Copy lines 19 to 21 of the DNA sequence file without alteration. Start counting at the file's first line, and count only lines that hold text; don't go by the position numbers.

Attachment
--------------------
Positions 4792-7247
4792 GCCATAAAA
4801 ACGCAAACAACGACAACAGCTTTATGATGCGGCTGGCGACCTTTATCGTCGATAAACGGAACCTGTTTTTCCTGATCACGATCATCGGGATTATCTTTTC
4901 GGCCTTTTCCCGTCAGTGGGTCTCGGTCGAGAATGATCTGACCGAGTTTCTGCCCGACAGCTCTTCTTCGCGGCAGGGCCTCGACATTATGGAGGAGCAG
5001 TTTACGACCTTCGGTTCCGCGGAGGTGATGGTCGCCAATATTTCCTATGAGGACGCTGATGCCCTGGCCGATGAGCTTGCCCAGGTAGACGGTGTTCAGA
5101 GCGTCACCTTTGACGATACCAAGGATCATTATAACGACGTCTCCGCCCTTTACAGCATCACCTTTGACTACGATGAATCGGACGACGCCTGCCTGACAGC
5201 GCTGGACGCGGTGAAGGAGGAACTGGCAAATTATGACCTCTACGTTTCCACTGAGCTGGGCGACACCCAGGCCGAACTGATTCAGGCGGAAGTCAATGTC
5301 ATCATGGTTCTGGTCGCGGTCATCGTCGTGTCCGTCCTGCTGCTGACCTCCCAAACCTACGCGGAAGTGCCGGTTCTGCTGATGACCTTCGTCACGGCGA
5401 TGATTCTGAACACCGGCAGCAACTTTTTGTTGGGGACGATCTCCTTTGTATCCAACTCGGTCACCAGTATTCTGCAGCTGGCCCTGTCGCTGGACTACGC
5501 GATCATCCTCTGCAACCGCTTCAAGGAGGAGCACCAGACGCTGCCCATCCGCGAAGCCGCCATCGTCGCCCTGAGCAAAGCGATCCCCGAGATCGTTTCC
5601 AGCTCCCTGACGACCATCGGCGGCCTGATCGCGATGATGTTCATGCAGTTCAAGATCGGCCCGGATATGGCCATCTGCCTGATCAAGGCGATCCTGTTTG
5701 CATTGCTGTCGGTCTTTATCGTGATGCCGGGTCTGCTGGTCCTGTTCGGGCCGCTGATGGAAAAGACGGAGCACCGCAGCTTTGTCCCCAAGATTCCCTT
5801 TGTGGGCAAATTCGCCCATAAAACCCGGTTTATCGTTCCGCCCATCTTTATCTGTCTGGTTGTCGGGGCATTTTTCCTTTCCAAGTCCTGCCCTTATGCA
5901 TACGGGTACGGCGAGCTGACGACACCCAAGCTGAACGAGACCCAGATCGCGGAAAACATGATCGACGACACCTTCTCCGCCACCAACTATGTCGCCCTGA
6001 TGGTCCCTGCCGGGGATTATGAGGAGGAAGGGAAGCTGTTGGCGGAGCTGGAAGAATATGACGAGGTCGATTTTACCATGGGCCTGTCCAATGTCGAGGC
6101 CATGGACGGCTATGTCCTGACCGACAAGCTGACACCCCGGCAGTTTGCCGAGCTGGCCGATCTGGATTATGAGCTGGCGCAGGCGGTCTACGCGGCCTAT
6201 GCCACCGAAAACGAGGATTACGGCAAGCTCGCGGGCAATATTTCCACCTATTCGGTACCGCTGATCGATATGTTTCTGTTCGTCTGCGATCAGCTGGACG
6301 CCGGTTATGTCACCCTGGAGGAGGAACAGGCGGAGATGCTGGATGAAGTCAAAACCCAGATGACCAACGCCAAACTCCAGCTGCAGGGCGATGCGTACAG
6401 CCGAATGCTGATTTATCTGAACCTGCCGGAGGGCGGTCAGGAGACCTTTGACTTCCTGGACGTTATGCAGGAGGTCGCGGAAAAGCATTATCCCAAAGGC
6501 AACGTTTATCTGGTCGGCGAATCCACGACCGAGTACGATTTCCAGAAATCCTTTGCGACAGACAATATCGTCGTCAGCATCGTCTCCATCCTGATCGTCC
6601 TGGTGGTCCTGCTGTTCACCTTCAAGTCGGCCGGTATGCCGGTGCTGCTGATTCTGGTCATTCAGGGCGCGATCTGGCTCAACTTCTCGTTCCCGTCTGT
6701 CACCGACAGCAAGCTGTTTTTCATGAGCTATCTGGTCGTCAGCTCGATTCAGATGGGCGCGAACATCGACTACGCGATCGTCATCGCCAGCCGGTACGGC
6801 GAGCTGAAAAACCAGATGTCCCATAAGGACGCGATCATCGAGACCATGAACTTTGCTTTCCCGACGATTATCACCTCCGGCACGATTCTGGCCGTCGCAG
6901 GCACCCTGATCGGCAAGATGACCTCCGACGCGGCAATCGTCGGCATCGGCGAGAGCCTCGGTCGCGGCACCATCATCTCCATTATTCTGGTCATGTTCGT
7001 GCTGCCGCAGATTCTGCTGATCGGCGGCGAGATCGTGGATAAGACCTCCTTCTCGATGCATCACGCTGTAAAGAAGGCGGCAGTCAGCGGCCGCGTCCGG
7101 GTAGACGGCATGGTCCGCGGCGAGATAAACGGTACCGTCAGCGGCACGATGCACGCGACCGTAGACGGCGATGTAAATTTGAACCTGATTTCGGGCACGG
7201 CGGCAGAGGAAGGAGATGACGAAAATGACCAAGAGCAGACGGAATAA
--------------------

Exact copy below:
6401 CCGAATGCTGATTTATCTGAACCTGCCGGAGGGCGGTCAGGAGACCTTTGACTTCCTGGACGTTATGCAGGAGGTCGCGGAAAAGCATTATCCCAAAGGC
6501 AACGTTTATCTGGTCGGCGAATCCACGACCGAGTACGATTTCCAGAAATCCTTTGCGACAGACAATATCGTCGTCAGCATCGTCTCCATCCTGATCGTCC
6601 TGGTGGTCCTGCTGTTCACCTTCAAGTCGGCCGGTATGCCGGTGCTGCTGATTCTGGTCATTCAGGGCGCGATCTGGCTCAACTTCTCGTTCCCGTCTGT